Smith says the Mississippi delta is probably the most studied in the world and has the special benefit of being overseen by the Mississippi River Commission, a unifying entity established in 1879 that is envied by other world delta regions trying to manage their own rivers and deltaic systems. Most big rivers pass through multiple states or even countries with competing agendas. “By comparison, the Mekong Basin includes six countries, but only four of those are involved in that commission,” Smith says.
“I think the MRC is really a very important approach to looking at this river in its entirety,” Smith says. “When it was founded, the primary goal was flood protection. Then, navigation was added, and now we’re at the point where ecological restoration is certainly included in the bigger picture.”
The issue of sediment starvation, which has led to large-scale wetlands loss in Louisiana, is a charged one. The solution, some engineers say, is to bleed the river during floods, purposefully allowing sediment-laden flows to spread across the land. But it is a scheme that has long met with resistance.
Recently, however, changing priorities and a growing body of knowledge prompted the convening of a Mississippi River Diversion Summit by the Corps in New Orleans in early March. An array of diversion schemes were put on the table. Brig. Gen. Michael Walsh, commander of the Corps’ Mississippi Valley Division and president-designee of MRC, said critical issues to be considered are nutrient availability, channel response, wetland ecosystem design and performance and influence of diversions on the annually appearing Gulf hypoxia dead zone offshore. “The folks in this room are going to help our nation put a path forward on where we are going with river diversions,” Walsh said, adding that the Corps will provide collaborative engineering solutions and a multigenerational commitment to the process.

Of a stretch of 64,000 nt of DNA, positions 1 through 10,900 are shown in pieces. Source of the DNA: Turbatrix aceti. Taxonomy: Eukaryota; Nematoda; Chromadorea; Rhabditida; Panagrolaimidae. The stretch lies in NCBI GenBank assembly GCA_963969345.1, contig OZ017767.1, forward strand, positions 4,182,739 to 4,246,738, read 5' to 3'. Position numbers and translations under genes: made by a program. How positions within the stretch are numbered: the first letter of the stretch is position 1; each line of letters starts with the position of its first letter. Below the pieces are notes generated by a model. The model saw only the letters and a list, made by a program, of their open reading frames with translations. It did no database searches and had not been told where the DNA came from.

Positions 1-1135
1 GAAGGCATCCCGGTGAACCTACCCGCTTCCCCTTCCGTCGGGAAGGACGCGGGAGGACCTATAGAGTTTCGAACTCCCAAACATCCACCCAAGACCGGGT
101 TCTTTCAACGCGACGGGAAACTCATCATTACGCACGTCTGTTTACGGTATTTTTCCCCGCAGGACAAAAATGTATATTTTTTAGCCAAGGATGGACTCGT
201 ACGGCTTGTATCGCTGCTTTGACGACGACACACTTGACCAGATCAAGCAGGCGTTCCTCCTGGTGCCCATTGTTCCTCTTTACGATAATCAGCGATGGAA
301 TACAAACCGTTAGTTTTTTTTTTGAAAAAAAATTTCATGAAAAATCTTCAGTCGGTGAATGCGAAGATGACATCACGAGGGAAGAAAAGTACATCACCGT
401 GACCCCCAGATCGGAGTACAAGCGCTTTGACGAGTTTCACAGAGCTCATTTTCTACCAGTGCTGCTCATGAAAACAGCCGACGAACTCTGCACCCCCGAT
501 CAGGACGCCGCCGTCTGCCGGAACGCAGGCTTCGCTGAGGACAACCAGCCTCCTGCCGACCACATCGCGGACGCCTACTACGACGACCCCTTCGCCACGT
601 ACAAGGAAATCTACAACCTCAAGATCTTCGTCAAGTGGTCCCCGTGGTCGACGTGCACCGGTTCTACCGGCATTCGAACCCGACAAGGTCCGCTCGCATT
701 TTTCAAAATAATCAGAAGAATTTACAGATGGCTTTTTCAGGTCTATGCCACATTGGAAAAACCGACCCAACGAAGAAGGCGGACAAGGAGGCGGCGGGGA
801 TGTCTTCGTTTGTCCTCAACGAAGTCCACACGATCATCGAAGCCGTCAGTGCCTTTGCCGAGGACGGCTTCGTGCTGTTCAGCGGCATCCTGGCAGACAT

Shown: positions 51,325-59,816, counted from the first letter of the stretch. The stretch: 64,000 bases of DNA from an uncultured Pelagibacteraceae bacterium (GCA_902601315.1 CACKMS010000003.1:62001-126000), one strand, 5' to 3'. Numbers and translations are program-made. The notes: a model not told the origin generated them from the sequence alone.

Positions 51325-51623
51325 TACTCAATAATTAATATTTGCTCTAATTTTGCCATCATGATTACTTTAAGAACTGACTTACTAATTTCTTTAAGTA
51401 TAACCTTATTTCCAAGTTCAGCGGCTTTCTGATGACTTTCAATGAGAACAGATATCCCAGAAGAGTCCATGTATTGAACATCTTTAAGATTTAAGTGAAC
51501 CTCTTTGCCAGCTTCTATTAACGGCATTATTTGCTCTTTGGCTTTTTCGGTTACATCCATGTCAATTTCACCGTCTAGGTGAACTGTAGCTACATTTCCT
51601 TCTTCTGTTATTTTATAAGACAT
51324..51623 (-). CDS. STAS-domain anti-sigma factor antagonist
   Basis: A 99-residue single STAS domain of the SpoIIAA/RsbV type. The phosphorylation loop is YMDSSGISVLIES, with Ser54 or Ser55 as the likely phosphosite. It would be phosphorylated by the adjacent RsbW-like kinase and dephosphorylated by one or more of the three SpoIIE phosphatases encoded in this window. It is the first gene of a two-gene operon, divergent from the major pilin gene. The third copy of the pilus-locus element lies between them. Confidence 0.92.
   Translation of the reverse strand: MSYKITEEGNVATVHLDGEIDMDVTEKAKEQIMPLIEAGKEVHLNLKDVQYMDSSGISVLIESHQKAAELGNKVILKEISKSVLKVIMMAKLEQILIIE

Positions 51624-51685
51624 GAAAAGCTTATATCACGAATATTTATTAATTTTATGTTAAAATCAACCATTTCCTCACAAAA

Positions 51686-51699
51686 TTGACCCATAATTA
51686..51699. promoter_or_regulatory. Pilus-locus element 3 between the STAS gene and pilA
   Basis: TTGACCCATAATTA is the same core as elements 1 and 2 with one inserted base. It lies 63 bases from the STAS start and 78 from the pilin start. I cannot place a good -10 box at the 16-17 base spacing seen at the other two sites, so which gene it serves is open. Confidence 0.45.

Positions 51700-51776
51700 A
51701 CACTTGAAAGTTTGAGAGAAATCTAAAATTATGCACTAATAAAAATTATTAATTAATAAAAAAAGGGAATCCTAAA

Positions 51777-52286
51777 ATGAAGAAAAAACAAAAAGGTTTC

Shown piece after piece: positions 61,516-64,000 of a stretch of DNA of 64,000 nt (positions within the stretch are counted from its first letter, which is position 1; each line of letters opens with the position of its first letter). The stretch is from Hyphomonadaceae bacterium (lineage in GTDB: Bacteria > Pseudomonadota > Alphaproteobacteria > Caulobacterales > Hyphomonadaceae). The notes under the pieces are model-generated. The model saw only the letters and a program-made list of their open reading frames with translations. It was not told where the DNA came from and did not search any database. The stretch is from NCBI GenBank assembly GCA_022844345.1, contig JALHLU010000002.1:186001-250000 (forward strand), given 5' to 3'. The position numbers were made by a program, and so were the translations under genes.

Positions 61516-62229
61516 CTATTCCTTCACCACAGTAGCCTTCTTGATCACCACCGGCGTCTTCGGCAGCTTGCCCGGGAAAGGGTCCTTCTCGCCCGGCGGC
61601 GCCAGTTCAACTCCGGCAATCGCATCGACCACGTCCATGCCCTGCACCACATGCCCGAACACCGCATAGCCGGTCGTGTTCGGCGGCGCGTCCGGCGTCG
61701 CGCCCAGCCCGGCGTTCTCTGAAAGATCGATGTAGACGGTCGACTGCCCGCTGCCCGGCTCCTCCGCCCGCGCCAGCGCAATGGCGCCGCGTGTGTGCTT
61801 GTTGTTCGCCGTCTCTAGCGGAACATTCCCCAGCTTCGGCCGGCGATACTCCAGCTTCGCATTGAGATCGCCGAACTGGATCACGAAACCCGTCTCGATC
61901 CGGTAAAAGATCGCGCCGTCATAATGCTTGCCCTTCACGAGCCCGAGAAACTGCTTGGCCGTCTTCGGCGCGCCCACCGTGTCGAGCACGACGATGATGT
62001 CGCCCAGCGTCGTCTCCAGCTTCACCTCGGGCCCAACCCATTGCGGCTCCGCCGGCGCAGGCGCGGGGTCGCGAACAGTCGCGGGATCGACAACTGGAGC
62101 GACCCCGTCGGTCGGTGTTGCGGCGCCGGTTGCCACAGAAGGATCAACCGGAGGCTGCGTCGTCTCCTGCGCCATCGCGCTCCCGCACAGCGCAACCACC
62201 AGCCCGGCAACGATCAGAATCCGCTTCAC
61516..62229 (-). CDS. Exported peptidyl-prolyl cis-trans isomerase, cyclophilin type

Collaboration will be a challenge with so many diverse stakeholders, says Garrett Graves, director of Louisiana’s Office of Coastal Protection and Restoration. But, he adds, “we will” do diversions in Louisiana. He believes diversions alone will not be enough to secure the delta for the future. “They are a vital component to sustain our coast in Louisiana, so it’s going to happen,” Graves says.
Because of the need to protect coastal cities and infrastructure against anticipated climate change, delta issues are becoming a focus of world attention and delta stakeholders are starting to come together. The world’s delta regions are not in universal decline, but they are all sliding in the same direction. If global warming progresses, sea-level rise continues as it has for the past 100 years and nothing is done to protect them, the deltas will become increasingly stressed and subject to flooding, both from the rivers coursing through them and the seas at their doors.
As the stakeholders have started sharing notes, they see they have many of the same problems—and they have started sharing solutions. “If you compare deltas to the small islands threatened by sea-level rise in the South Pacific that capture so much attention, there are very few people living there,” says Piet Dircke, water-resources business-practice director for Arcadis in Maastricht, the Netherlands. “Soon, the majority of the world’s population will be living in deltas, if they are not already there now. We need to emphasize the sense of urgency more.”